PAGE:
This is the third week in a row that I’ve participated in the big Share An Excerpt Saturday Facebook event with more than 100 other authors. Want to know more about the event, visit the blog that Tammie Clark Gibbs set up here.
I wanted to make my participation in the event easier for me (and more user friendly for my readers), so I’ve set up a brand new page on my website dedicated just to excerpts of Believe in Me. Here you’ll find both the previous weeks’ excerpts, which I posted online plus a very special video excerpt where I myself am reading from my own work. I just love hearing authors read something they’ve written themselves, don’t you? So I wanted to do my readers (and future readers) the courtesy of providing that to them. I hope you enjoy it.
Here, though, I’ve decided to post the first few pages of Believe in Me. You won’t find these in the copy that’s currently available on Amazon (yet), but you will soon see them in the new, re-released version of the book.
So, here it is: a sneak peek at a never before seen scene in Believe in Me.
Trina Gray snapped her newly monogrammed Louis Vuitton suitcase closed and patted the hard side of the bag down, just as she used to do to the cheap set of soft-sided luggage she’d used before she’d decided, on a whim, to purchase the $5000-plus travel case. It was an extravagant expense. Not something Trina would have ever done before. But she’d started a new life within the past six months, and the new Trina wanted to make a big impression with her designer luggage.
That’ll show Tammy, she thought smugly, even as the personalized initials on the neutrally-colored tag taunted her. TAG. It wasn’t merely the irony that her initials spelled out the word “tag” that bothered her so. It was the fact that, until just a few months ago, those hadn’t been her initials. At least, they hadn’t been for five years. For that length of time, the maiden “G” had been replaced by her married “M”.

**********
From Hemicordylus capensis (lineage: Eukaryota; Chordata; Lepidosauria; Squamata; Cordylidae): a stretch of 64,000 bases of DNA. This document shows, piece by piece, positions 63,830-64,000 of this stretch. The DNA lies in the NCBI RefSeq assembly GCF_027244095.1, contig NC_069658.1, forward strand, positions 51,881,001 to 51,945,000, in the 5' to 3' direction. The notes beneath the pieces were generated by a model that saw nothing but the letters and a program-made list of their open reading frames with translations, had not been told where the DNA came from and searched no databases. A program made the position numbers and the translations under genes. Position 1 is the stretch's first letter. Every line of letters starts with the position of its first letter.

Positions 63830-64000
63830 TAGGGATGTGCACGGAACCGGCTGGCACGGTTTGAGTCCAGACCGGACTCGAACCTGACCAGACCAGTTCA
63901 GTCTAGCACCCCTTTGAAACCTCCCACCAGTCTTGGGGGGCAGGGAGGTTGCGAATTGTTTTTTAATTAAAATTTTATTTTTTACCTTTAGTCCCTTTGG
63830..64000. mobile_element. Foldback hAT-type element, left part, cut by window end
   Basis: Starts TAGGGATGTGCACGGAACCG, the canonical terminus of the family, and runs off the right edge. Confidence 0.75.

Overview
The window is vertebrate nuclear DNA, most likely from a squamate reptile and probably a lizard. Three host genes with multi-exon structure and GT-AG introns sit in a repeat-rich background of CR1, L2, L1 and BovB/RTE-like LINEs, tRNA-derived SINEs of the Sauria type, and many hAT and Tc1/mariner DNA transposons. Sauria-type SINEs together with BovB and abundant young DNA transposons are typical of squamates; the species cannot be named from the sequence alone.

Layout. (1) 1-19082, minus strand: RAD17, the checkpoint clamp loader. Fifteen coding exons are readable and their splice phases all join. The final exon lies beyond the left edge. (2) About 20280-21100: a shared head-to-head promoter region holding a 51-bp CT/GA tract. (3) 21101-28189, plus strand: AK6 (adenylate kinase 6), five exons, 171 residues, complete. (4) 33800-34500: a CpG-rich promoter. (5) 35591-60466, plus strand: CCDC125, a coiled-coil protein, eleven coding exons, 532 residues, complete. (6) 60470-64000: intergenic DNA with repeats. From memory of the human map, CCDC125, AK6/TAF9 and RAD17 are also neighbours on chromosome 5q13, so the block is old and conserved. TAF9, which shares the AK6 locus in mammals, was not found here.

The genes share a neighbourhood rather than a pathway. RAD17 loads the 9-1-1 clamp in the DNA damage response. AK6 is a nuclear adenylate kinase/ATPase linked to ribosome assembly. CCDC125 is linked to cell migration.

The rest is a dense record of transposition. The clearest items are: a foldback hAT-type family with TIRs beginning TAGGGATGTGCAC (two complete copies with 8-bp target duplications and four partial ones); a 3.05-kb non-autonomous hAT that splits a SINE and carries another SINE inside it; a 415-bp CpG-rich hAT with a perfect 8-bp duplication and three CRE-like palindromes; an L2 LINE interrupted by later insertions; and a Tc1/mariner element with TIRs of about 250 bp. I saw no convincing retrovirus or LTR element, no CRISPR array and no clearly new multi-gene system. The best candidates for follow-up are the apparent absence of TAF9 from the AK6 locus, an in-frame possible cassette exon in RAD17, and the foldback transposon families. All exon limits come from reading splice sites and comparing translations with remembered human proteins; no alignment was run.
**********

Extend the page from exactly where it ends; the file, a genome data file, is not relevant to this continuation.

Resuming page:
Maybe I made the switch back too soon, Trina thought as she gazed at the letters. Then she shook her head. No. Her marriage to Walt was over. They weren’t officially divorced yet—only separated—but there was no going back. Not after what he had done.
In spite of her steely exterior, the bridge of Trina’s nose buzzed, and her eyes ached. She closed them and leaned her head back, taking in a few deep breaths of the honey vanilla scented air freshener she’d sprayed just a few minutes earlier. That particular scent always helped to calm her nerves and comfort her in a way that no other scent had ever done. It reminded her of Mim’s kitchen. She’d always felt safe there.
That was one good thing about going home. She’d get to see Mim again. It had been too long since she’d talked to the woman who was like a second mother to her—better than a mother, actually. She felt more comfortable talking to Mim than she did to her own mother. She always had.
Trina smiled, remembering Mim’s warm green eyes and her always frizzy, frazzled silver gray hair. She almost laughed out loud, not caring that she was the only person in the room who would hear the happy sound. Trina was just extremely grateful that the urge to cry was fading.
She moved the bag to set it on the lush forest green carpet on her bedroom floor before limping over to the matching weekend rolling bag, which had set her back another three-and-a-half thousand dollars.